and proceeded toward Paris, taking the road to Paris Landing, and turning to the southwest. I found a very broken and timbered country, with tolerably good roads, often crossed by small creeks; the timber consisting of small oak trees with but little underwood, so that an infantry force would be able to operate as skirmishers.
Cavalry can only fight in the same way. There are but a very few and small places where charges could be made. The whole road is practicable for teams and artillery. About 14 or 15 miles this side of Paris I found a swamp land for the distance of about a mile and a half, where the road forms a dam, at the end of which is a narrow wooden bridge, about 250 feet long, in not a very good condition, but I consider it strong enough to pass light artillery and other trains. This place is able to be held by a most inferior force.
I proceeded farther, until about 4 3/4 miles this side of Paris, to an open place, about 1 miles long and 1 mile wide, called "Horten's farm," where I passed the night, after sending out pickets at a distance front he camping place. During the night I sent several patrols towards Paris and the south, to scout the country and visit the pickets. Nothing transpired during the night. I have to observe that from the above-mentioned bridge to Paris there will be found more open places where cavalry could charge.
In the evening I received a visit from a neighboring farmer and leading citizen, Major Porter, who seemed a little alarmed about our presence, and asked me the favor of extending my protection toward his widowed sister, Mrs. Dobson. I told him and all the countrymen present that I never would suffer my men to commit any depredation, and that we, the so-called Yankee troops, were in the country not to molest or harm the citizens, but to assist and protect the peaceable and loyal. Upon his special invitation I went with Major Porter to his lady sister, whom I assured in regard to the good conduct of our soldiers.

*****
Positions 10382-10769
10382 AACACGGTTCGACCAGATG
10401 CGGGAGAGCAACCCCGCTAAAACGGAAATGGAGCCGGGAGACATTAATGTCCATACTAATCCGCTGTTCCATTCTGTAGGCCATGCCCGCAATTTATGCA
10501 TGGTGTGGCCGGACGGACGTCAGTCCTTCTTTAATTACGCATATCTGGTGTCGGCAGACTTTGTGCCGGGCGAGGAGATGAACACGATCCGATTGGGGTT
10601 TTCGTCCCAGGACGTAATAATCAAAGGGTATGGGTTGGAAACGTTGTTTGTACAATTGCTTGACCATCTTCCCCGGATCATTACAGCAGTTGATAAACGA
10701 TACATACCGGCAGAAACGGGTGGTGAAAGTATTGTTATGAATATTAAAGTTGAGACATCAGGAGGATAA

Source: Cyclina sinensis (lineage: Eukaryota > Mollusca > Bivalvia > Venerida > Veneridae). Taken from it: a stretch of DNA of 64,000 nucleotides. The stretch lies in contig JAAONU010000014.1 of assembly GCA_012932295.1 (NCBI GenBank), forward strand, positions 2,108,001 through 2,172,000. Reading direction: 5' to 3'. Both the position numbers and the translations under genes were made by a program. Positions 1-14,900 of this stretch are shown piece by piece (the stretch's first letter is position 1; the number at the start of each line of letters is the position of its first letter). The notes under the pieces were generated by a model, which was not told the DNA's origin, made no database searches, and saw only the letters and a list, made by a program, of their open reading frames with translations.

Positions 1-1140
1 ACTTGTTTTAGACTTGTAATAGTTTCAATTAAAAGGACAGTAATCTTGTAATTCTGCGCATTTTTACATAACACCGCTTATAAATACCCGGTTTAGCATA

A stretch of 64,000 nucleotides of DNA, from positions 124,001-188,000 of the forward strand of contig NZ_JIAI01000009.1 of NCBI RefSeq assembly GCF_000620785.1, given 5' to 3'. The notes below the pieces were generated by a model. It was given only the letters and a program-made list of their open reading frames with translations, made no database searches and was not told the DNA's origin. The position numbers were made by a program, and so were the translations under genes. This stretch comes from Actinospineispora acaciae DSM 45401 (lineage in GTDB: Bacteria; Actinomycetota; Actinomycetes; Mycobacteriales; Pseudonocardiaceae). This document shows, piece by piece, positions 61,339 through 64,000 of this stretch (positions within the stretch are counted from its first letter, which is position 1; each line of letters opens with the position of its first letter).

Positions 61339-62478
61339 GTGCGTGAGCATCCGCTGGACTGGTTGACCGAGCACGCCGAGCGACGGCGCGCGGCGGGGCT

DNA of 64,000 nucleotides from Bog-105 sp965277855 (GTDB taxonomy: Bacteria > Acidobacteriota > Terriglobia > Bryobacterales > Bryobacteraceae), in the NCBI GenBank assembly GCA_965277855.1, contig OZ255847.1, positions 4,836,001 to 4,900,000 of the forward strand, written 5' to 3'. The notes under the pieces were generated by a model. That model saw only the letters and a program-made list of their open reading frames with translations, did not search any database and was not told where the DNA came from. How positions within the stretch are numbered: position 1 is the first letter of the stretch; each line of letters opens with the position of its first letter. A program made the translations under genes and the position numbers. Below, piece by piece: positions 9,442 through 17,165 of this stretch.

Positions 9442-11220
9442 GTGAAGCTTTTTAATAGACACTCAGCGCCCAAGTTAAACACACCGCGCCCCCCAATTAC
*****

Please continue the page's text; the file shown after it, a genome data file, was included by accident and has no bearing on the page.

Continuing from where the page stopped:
I cannot complain about any of the people I met with. All showed themselves kind and friendly, but very anxious to hear Northern news. There is no display of feeling favorable to the Union, but a kind of neutrality. We have been asked for papers, to see themselves the difference between Southern and our own statements. Myself and other officers did all in our power of rectify the misstatements of the rebel leaders and editors. It seems to me that the good conduct of our soldiers did very much to give the citizens the opportunity to judge both parties.
I started at about 6 a.m. April 1, 1862, for Paris, and entered town at 7 a.m. in order of battle; occupied the court-house and public square, and passed through the principal streets to show to the citizens the muzzles of our pieces. Then coming back to the court-house, I sent out pickets to avert surprise.
Paris is a small town of about 800 to 1,000 inhabitants, situated upon a little plateau, which is surrounded by steep hollows, of a depth varying on the north and east sides between 20 and 50 feet. On the south and west the plateau is sloping, with steep descents. Against a force not too numerous and without artillery this position, I believe, is tenable for weeks. The Ohio and Memphis Railroad passes the northern limits of the town, and the embarkment forms another rampart for the place.
I inquired for the key of the court-house, which was handed to me. I entered it and planted my company flag, the Stars and Stripes of our glorious country, on the top, which was received by my boys with cheers and hurrahs, but by them alone. The citizens (but a small portion of